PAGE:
Current Date: Thu, May 6, 2021 11:58 AM

Learn about FlipChip technology

Learn about FlipChip technology

If you are not sure about the term "FlipChip", this guide will help you better understand the technology of FlipChip packaging (also known as flip chip packaging).

The FlipChip package technology has been around for 3-4 decades, as its original role as a solution for large numbers of batteries and requiring high performance packages. At first, most FlipChip package applications were SoCs with a large battery count (including more than 700 batteries), which the typical Wire-Bond BGA package could not handle properly. In addition, some SoCs incorporate high-speed (including RF) interfaces that wirebond (wiring - the process of connecting the conductors on the chip base to the very thin wires from the circuits on the chip) may not support. due to high wire inductance.

Demand for FlipChip packages has increased over the past decade and is driven by the mobile market where package size and signal performance play a crucial role.

Today, the FlipChip package technology offers a wide range of benefits including: Large battery count, high signal density, better spreading power, low signal inductance and good power / ground connection. FlipChip packages are quite popular these days and you can find them in compact devices such as high-end mobile phones.

Learn about FlipChip technology

Basically, the name FlipChip describes the method used to connect a semiconductor die to the chip base. In a FlipChip package, the molds bounce and then flip onto the chip base, hence the name FlipChip.

Thanks to the fact that the bumpers are distributed across the entire chip, not just on the edge of the mold, pads can be placed all over the mold surface. This allows designers to place more pads per mold, reducing chip size and optimizing signal integrity.

The chip base provides connection to an external PCB via solder ball. Chip base size, number of layers and material properties have a direct impact on the total cost. In some cases, the chip base can be the most expensive element in the FlipChip package.

The bumpers are located directly on the I / O pads and thus, they connect the mold to the base. After bumping (bumping is an advanced wafer-level processing technology, where solder ball / bump is formed on wafers), the wafer is broken down and finally, the molds flip over the base. chip. The bumpers connect the die and chip base together into a single package.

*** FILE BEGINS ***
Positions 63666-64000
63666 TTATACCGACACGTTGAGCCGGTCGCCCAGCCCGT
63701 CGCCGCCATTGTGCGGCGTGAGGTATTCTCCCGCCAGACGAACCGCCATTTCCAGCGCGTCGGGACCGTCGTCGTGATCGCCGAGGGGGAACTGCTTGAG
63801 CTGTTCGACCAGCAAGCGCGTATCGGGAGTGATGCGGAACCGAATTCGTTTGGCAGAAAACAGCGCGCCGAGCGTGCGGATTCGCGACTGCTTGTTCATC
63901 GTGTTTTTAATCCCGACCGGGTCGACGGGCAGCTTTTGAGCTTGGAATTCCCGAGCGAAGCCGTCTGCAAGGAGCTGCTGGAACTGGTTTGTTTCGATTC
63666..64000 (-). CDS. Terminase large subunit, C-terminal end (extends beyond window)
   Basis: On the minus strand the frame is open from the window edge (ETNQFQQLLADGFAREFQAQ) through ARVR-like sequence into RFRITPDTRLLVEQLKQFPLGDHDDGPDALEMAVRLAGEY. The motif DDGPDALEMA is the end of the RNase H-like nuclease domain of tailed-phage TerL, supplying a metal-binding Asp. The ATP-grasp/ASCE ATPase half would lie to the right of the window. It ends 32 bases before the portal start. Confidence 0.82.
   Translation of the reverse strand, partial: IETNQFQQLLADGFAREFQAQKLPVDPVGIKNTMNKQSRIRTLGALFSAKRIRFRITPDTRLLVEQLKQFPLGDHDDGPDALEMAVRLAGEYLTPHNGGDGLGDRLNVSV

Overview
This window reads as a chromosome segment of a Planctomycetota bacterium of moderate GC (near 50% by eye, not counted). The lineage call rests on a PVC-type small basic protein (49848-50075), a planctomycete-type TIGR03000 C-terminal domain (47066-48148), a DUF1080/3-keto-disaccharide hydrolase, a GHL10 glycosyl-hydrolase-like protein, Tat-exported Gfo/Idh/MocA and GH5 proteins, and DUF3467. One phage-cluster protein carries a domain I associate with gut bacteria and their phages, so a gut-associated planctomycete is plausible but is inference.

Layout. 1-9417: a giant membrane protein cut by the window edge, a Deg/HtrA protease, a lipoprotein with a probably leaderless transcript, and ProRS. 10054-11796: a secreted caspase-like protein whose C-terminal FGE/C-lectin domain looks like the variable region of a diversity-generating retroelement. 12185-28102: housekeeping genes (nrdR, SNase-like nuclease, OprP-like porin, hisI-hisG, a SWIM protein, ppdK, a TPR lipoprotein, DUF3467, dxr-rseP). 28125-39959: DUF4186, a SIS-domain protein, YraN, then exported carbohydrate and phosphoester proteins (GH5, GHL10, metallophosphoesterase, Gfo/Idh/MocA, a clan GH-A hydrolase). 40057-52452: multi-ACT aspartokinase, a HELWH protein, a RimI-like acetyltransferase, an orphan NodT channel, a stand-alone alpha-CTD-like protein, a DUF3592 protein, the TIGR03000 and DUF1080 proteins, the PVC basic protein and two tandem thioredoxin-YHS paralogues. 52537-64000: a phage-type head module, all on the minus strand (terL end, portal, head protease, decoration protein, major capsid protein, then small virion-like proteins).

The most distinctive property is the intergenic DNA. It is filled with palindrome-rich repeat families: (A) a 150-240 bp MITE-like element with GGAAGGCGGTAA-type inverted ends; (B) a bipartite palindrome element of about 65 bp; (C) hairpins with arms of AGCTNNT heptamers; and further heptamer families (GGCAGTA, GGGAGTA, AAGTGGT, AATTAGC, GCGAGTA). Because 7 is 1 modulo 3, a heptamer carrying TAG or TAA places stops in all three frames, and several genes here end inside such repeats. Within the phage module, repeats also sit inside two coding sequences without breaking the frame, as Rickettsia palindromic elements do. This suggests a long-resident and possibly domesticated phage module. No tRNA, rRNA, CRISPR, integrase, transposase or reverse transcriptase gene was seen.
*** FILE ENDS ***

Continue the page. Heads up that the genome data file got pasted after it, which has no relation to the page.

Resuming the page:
Chip base technology

The FlipChip chip base is a small PCB inside the package and very similar to any other PCB. The difference is that the chip base size is much smaller than most PCBs you've seen.

The chip base design includes the layout of all signals from the outside of the package to the bump pads.

The chip base can be fabricated using many different materials: Laminate wood, porcelain, etc. The rules for chip base layout design are different from each supplier.

The chip base can consist of multiple layers ranging from 2-18 layers to allow routing of all signals.

Wafer Bumping Technology

The bump wafers provide a connection between the die and the chip base, through low inductance and resistance, as well as reliable, high-quality manufacturing materials.

Wafer bump can be constructed from eutectic, lead-tin, unleaded, high-lead or Cu pillar technology. The assembly dimensions and bump spacing are not the same.

Assembly process of FlipChip

During the final processing step of the wafer bumping process, bumpers placed on the chip pads can be found on the top of the wafer. In order for the chip to be connected or attached to the base, the mold is flipped and aligned with the pads on the base.

Learn about FlipChip technology

There are 6 steps in the FlipChip creation process, providing it with considerable flexibility when connecting devices.

Advantages and disadvantages of FlipChip

FlipChip packages have advantages and disadvantages, stemming from the assembly method of making a chip much more compact than previous wirebond solutions. Because the chip is directly connected to the circuit board, the conductor is shorter, creating less inductance. This means the devices can now transmit the signal at significantly higher speeds, while dissipating heat more efficiently.